Minimum Wage is an important issue for all of us

Published April 14, 2016

(Apr. 14/16) On April 15, labour unions are calling for a $15 minimum wage in Canada. At first glance, the idea sounds great, but when you take a closer look, it could hurt the very people it’s intended to help.

Proponents of a $15 minimum wage say it should be a “living wage.” In fact, minimum wage is meant to be a starting wage. It allows business owners to create entry-level jobs that lead to higher wages. It allows them to create summer jobs for teenagers to earn some spending money and gain job experience.

These entry-level opportunities will be much harder to come by if the starting wage goes up too high, too fast.

To be clear, Restaurants Canada is not opposed to minimum wage increases. Wages need to keep up with the cost of living. We are concerned, though, about the unintended consequences of increasing the minimum wage too quickly.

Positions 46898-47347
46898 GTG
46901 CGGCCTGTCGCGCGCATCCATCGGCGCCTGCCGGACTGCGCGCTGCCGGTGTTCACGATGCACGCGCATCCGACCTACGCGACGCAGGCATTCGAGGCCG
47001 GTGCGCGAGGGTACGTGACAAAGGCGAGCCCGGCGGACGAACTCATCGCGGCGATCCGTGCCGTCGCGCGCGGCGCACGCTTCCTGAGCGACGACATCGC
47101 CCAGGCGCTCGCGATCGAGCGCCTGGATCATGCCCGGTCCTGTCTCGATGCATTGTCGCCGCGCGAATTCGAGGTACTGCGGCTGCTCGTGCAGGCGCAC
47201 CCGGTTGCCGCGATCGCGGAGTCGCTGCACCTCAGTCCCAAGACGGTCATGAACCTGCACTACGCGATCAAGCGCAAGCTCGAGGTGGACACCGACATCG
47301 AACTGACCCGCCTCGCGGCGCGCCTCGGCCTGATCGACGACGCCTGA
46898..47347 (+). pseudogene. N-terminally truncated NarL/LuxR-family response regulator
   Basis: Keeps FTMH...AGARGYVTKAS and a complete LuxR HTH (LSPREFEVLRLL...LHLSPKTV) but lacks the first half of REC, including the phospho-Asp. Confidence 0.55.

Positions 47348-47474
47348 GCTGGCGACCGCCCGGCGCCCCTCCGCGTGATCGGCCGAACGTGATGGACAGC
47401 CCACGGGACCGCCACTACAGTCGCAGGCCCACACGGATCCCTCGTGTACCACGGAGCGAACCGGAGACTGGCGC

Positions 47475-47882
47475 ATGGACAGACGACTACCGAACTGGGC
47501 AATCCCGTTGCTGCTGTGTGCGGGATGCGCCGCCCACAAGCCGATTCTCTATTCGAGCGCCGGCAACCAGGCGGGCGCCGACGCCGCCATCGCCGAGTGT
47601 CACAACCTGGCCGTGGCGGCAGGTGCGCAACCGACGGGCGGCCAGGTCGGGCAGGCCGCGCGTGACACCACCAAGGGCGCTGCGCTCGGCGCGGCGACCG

When minimum wage goes up, it pushes other wages and payroll taxes up too. In the labour-intensive restaurant industry, the impact can’t be overstated: on average, more than 34 cents of every dollar in sales goes directly to employees’ wages and benefits.

The restaurant and foodservice industry is unlike any other. We bring investment, innovation and tourism to every community across the country. We create a gathering place where people meet to celebrate many of life’s big moments – anniversaries, birthdays, weddings, and more. We employ more than 1.2 million people, and we are the No. 1 source of first-time jobs.

We share the goal of improving opportunities for every Canadian. After all, thousands of new employees come through our doors every year. They progress from a starting wage to higher wages, and gain skills and experience that will benefit them along any career path.

Our message on minimum wage is simple. Here’s our ask to provincial governments:

  1. Announce minimum wage increases annually, based on the current economic climate, and give business owners enough time to adjust to higher costs.
  2. Introduce or maintain a youth wage, to encourage small businesses to hire employees under the age of 19.
  3. Introduce or maintain a wage for liquor servers, recognizing that servers in licensed restaurants and bars earn well above minimum wage when you factor in their tips. This allows restaurateurs to pay more to staff who don’t earn tips.

The conversation around minimum wage doesn’t lead to a one-size-fits-all solution. Let’s allow employers to continue creating entry-level jobs with a starting wage that works.


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